We interrupt all the seriousness of coffee related discussions about quality and Direct Trade and whatnot with a little update on ‘that other warm favourite drink of ours’: Gløgg!
Some of the readers are probably familiar with my old recipe for Gløgg which lately has been makings its rounds on Twitter. But that was 2007 and since then I’ve been trying to improve on it and make the recipe a little more exact.
You can find many recipes for apple or white wine gløgg online, but I am all in favour of red wine gløgg personally. I do love the occasional apple gløgg or one with white wine and white port, but not when I make it myself.
So, here is this years version of traditional Danish Christmas Gløgg.
To explain, you must first make an extract of all the spices, which you have to make at least the day before – but this can also be made up to a couple of weeks before. If you make a big portion you’ll have for several days of gløgg-happiness!
1 litre of water or red wine (I’ve used both with success)
8 whole Cardemom seeds
8 whole Star Anise
5 Cinnamon sticks (just 3 if they are really long)
1 Bay Leaf
1 cm³ Ginger (fresh or a little more dried)
1-2 Lemons (just the peel)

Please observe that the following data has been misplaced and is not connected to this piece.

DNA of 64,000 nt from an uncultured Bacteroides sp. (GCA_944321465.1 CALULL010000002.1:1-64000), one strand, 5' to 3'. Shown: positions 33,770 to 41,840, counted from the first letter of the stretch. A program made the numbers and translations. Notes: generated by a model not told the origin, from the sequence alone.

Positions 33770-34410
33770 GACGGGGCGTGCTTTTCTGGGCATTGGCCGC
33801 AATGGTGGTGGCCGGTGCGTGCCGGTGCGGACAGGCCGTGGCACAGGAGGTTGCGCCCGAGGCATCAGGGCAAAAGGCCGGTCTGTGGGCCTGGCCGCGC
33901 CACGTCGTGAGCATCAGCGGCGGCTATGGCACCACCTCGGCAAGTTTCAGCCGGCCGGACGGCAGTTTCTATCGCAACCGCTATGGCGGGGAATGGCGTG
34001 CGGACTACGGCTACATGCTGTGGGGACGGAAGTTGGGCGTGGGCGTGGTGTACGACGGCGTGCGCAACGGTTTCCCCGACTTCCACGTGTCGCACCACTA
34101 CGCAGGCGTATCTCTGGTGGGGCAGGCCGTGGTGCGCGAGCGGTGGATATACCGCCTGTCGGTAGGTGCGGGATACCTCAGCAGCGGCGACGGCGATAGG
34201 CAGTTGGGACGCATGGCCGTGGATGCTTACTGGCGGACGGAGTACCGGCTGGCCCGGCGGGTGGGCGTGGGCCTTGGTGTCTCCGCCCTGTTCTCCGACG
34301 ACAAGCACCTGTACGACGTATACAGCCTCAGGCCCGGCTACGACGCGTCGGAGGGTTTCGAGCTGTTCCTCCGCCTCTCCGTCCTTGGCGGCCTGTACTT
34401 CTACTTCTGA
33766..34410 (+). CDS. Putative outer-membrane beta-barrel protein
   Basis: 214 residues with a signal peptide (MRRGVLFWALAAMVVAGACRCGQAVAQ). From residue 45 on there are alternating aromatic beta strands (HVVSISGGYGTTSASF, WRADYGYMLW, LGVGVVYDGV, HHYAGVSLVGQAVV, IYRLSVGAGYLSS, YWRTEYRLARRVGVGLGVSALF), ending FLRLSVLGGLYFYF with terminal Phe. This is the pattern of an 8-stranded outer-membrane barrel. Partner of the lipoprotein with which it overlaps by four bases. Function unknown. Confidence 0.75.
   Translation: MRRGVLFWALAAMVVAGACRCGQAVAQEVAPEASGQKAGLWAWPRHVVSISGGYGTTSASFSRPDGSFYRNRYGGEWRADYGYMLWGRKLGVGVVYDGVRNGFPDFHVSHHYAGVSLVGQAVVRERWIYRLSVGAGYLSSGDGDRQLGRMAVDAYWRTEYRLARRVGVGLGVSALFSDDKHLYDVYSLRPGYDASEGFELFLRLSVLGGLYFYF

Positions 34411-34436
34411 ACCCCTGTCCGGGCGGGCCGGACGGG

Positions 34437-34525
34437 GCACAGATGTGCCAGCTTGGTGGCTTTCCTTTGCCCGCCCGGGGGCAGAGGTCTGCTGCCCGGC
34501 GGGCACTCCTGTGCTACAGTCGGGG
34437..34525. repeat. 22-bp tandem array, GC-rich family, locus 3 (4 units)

1 Orange (peel and juice)
½ Vanilla pod (or just ¼ if it’s a good quality)
1 dl. Dark Brown Sugar (the sticky Danish Brun Farin is the best)
Crush all the spices slightly and boil them with the lemon and orange peel, orange juice, vanilla and sugar. Let it simmer with the lid on for half an hour. Put aside and cool down and keep refridgerated. Sieve just before use.
The day before you’re going to make the Gløgg cover about 2 dl. of raisins with dark rum.
You’ll also need to scald the same amount of almonds, remove the peel and chop them in small sticks, but this can be done on the same day of making the gløgg.
0,5 l. of the extract to
0,75 l. of red wine (one bottle).
1-2 dl. Port Wine
Add the almonds, raisins and rum and heat up gently.
½ dl. Blackcurrant concentrated juice.
½ dl Cointreau or Grand Marnier
Some snaps, cognac or more dark rum if you feel up for it.
Sweeten to taste with more Dark Brown sugar, muscovado sugar, blackcurrant juice or honey. The balance is important. It should be sweet but not too sweet.
The Gløgg must never boil! But it should be really warm when it’s served and you should feel a good buzz from just inhaling the scent :-)